Butler’s theory is many people are scared of snakes due to lack of education and human primal instincts that can be overcome.

“There’s a most basic natural primal instincts to fear snakes based on being able to avoid snakes while foraging for food in our earlier hunter/gatherer era,” he said. “We have kind of a basic instinct to fear snakes and we also have the ability to rationalize and reason and use logic and get over that.”

Religious stigma is also associated with snakes from the Biblical account of the serpent in the Garden of Eden, according to Butler.

“There’s a lot of ideas handed down generationally, such as ‘the only good snake is a dead snake,’ or every snake is harmful,” he said. “In reality, most of our snakes are harmless, extremely beneficial and not going to hurt anything, but it’s been passed down from generation to generation that snakes are bad.”

Butler said his own family taught him to fear snakes but he was always fascinated by the creatures.

“I’ve just always been active in the outdoors since I was a child, ” he said. “I think it was the strong desire for exploration and adventure that causes fear in most people that just causes fascination with me. Once you get past that initial fear then you realize these are actually really awesome animals. They hunt by scent, they flick their tongue in the air and pick up scent particles, they move around on their bellies using their ribs and muscles, they’re quiet and they can move very fast, they’re extremely efficient hunters. They’re amazing animals and they are even capable of some affection.”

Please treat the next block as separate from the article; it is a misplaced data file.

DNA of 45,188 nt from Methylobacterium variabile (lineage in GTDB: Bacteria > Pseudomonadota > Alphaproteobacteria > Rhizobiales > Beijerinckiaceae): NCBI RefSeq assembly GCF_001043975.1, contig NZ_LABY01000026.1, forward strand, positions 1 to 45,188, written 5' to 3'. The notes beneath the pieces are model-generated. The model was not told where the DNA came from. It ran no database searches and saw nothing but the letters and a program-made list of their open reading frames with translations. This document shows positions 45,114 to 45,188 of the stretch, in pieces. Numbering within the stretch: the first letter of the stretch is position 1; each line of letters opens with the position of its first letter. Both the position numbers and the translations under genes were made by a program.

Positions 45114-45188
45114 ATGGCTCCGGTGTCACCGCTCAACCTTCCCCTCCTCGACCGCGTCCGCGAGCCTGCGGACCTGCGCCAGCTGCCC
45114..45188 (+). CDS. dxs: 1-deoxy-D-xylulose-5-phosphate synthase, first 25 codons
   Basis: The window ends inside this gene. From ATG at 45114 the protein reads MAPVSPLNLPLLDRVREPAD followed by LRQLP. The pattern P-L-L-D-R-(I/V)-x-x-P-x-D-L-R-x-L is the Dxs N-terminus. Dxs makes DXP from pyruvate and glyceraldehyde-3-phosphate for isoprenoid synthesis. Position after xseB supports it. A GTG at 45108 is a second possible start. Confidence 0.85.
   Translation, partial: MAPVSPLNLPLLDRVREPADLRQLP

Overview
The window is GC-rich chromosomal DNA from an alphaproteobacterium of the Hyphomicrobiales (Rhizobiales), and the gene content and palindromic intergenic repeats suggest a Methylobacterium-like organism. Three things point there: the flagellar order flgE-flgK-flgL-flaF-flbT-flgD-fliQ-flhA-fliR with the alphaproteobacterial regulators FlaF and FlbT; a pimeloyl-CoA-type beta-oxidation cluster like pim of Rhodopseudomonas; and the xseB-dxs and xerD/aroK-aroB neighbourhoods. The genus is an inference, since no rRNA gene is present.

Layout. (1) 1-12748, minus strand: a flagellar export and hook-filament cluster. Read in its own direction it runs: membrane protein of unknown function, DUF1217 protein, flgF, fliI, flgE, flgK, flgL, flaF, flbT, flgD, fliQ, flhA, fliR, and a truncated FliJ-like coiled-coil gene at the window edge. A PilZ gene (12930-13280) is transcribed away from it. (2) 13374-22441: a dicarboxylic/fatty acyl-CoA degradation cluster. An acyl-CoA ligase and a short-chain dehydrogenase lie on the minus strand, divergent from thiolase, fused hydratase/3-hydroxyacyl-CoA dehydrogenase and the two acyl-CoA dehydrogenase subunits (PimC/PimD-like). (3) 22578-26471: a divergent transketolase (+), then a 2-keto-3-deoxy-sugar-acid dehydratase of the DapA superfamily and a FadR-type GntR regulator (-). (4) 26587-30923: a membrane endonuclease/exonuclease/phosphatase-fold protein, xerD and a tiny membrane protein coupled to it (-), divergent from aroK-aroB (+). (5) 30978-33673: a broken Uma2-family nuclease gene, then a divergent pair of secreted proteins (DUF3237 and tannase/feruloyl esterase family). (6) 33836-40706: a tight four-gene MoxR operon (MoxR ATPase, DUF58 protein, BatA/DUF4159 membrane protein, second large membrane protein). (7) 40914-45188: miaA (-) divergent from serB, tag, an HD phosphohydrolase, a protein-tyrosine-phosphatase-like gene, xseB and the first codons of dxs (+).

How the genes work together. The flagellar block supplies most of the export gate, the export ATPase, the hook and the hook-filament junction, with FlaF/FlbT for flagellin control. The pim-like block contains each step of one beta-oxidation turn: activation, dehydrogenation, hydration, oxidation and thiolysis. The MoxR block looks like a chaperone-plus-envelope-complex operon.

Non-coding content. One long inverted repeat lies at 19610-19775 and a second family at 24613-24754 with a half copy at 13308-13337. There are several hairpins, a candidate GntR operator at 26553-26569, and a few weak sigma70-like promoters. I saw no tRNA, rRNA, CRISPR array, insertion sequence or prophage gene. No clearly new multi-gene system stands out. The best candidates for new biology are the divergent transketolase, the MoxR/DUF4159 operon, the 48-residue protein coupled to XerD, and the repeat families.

Butler said he has pet snakes his students and children handle.

“If you didn’t know any better you’d almost think that these snakes are entirely affectionate because they climb up on your face and they flick you with their tongue,” he said.

The seven poisonous species in Oklahoma include the Copperhead and Northern cottonmouth, and five species of rattlesnakes; the Prairie rattlesnake, Timber rattlesnake, Western diamond-backed, Western massasauga, and Western pygmy rattlesnake.

Although there are exceptions to every rule, in general, poisonous snakes can be identified by their physical characteristics.

Butler said, “The only snakes we have in Oklahoma that are going to cause any potential problem at all are Rattlesnakes, Copperheads, and Cottonmouths- they belong to the pit viper family. All pit vipers have elliptic pupils and like cat-slit eyes, that tells you they’re primarily nighttime hunters. Their heads are larger because they have such large venom glands. Pit vipers have a pit on their face right by their nostrils, (which acts as a heat sensor to find prey) if you have binoculars or are at the zoo you can see those pits pretty well.”